Tag Archives: Silicon

Revolutionizing Electric Field Measuring Techniques

Nowadays, electrical fields are being used not only in electrical engineering, but also for industrial, weather forecasting, safety, and medical applications. As a result, the need for a precise electric field strength measurement device has become increasingly high, and many investigations have devoted their resources to creating such device. TU Wien has developed a small electric field sensor that is much simpler, and most importantly, it is less prone to distortion.

There are a lot of measurement systems in the market. However, most of them are big, depend on complex surrounding calibration procedures, or the device is grounded to provide a reference measurement. All these factors cause distortion that affects the measurement. Additionally, dielectric devices develop surfaces charges that also lead to distortion, and conductive metallic components can have the same effect.

The sensor made by TU Wien is made from silicon forming a small, grid shaped structure fixed onto a small spring, so that when the silicon is exposed to an electrical field a force is exerted on the silicon crystals causing the spring to compress or extend. Another grid was added to make these slight changes visible. The silicon grid is lined up, so when movement occurs, light can pass through which is then measured and used to calculate the electrical field. It can only measure strength not direction, and it can be used for fields of up to 1 k Hz.  The silicon structures are just a few micrometers in diameter making it much smaller than conventional sensors.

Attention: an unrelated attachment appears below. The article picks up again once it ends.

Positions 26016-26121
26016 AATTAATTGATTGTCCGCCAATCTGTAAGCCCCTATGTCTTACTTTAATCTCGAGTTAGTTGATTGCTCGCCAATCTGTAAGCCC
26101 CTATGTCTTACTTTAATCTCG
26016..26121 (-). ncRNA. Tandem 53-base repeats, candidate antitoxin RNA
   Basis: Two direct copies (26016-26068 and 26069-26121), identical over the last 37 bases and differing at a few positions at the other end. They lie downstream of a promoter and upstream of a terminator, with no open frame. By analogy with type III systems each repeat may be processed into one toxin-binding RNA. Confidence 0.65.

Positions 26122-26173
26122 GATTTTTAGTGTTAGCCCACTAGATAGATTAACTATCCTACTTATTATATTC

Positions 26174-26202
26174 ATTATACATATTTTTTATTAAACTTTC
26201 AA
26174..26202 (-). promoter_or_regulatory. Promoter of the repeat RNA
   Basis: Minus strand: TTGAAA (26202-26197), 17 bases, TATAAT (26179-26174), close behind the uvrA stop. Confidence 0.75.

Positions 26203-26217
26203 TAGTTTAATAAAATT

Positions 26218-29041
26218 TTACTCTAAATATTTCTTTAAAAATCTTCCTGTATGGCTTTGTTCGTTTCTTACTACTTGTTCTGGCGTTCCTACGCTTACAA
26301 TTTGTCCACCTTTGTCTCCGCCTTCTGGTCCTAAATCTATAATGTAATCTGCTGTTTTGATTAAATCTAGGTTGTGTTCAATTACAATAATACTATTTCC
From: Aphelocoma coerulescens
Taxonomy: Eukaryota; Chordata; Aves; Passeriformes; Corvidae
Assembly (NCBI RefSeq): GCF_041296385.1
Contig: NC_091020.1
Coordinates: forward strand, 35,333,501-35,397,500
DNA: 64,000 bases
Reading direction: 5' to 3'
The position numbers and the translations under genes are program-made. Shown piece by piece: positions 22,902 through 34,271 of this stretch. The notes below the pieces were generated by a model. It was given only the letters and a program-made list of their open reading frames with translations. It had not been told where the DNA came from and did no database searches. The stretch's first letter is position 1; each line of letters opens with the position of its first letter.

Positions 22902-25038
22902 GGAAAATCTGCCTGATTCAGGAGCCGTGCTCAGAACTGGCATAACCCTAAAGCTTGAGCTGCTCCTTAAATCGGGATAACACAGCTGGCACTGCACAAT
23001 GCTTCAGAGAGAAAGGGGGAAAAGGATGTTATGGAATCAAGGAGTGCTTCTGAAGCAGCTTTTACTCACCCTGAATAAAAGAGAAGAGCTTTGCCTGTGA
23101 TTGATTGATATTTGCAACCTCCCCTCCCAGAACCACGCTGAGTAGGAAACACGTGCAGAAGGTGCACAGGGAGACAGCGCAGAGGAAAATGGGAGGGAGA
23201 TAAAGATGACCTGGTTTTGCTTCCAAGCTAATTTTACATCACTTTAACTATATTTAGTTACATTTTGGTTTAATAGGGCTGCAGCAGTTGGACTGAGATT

This method of measurement is new, Andreas Kainzs from the Institute of Sensor and Actuator Systems says that in the future they would be able to achieve even better results as the measuring technique matures. The sensor is a micromechanical systems (MEMs) that has the potential for replacing the measuring techniques used nowadays. This device is not only less prone to distortion, but also portable, easy to transport and capable of fitting into wearables. The prototype has can measure weak fields of less than 200 volts per meter. This means that in terms of measuring capabilities, this sensor can easily compete with those already in the market. The sensor is not currently being sold, and TU Wien plans on keep improving the device.


Transistors- The 70-year-old invention that changed the world

First transistor made in 1947- Point contact transistor

Its been 70 years since the fundamental building block of electronics was created, and it has been getting smaller, and better since then. The invention that won the Nobel prize for John Bardeen, Walter Brattain, and William Shockley in 1956 revolutionized electronics and made it into the IEEE milestone list. Before 1947 computers used vacuum tubes, which could be several inches long, consumed massive amounts of power, and needed to be regularly replaced. Nowadays, billions of transistors can fit in the area of a single vacuum tube, can last for many years and are a lot more efficient.